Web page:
The pride of Hollywood will be showing off their priceless statuettes at the 90th Academy Awards this week, but why is the event - and its gold-plated trophies - called the Oscars?
In fact, while it is popularly known as the Oscar, the statuette is officially known as an Academy Award of Merit. The 'Oscar' nickname was only adopted in 1939, five years after it was referenced by Hollywood columnist Sidney Skolsky in a piece about Katherine Hepburn’s Best Actress victory.
What are the dimensions of an Oscar?
The solid bronze, 24-carat gold-plated Oscar features a knight standing on a reel of film with five spokes and gripping a crusader’s sword. The five spokes signify the Academy’s five original branches – actors, directors, producers, technicians and writers.
It was designed by Cedric Gibbons, the chief art director at Metro-Goldwyn-Mayer. It stands 13.5 inches tall and weighs in at eight-and-a-half pounds.
Prior to their more grandiose appearance, the Oscars had to be made out of painted plaster due to a metal shortage during the Second World War.
It takes 10 days to make one Oscar and a total of three months to make 50 of the award ceremony statuettes. They are sculpted by Los Angeles artist George Stanley and manufactured by Polich Tallix, a fine art foundry.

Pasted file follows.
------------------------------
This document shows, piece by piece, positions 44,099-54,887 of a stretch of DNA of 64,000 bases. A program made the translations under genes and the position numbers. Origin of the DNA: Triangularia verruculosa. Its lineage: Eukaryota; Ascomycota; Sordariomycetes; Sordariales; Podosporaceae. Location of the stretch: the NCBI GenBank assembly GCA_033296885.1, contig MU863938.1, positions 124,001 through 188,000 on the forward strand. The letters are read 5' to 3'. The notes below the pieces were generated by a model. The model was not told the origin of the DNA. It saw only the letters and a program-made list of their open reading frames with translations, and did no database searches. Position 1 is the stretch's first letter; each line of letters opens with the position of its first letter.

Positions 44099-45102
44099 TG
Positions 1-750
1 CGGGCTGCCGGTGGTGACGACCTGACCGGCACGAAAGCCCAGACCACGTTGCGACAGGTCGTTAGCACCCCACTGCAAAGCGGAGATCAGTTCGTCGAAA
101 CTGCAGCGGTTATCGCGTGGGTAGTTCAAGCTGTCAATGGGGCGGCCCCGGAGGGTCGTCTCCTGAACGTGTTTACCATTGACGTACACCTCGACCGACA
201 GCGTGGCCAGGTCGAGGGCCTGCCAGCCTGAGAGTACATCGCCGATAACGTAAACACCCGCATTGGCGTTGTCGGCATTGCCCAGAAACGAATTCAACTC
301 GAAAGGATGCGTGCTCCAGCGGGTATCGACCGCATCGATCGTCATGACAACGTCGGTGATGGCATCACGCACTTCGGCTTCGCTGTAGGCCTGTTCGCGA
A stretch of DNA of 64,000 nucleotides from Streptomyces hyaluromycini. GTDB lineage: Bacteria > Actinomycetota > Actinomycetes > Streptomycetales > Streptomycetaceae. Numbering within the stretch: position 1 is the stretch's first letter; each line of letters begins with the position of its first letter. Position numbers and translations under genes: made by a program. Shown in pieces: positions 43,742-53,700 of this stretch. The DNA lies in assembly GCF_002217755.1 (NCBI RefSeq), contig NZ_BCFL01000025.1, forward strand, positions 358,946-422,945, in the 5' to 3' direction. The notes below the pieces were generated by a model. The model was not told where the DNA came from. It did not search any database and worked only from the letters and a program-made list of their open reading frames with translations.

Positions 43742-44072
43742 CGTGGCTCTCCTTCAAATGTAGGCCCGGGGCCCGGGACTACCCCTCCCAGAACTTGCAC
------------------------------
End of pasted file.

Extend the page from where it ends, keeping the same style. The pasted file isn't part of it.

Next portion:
Why is the statue called Oscar?
There has been much conjecture about how the Oscar got its nickname.
One school of thought is that a librarian at the Academy, Margaret Herrick, first set eyes on the statuette in 1934 and remarked that it looked like her Uncle Oscar. Herrick went on to become executive director at the Academy.
Another story behind the name came from a biography of the film star Bette Davis, herself a winner of two Best Actress Oscars. It was claimed that Davis named it Oscar because the statuette looked similar to her first husband, Harmon Oscar Nelson, when he stepped out of the shower.